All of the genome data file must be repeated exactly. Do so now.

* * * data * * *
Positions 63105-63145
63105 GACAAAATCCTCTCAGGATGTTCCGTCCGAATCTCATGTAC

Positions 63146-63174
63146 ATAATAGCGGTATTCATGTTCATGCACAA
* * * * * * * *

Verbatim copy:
Positions 63105-63145
63105 GACAAAATCCTCTCAGGATGTTCCGTCCGAATCTCATGTAC

Positions 63146-63174
63146 ATAATAGCGGTATTCATGTTCATGCACAA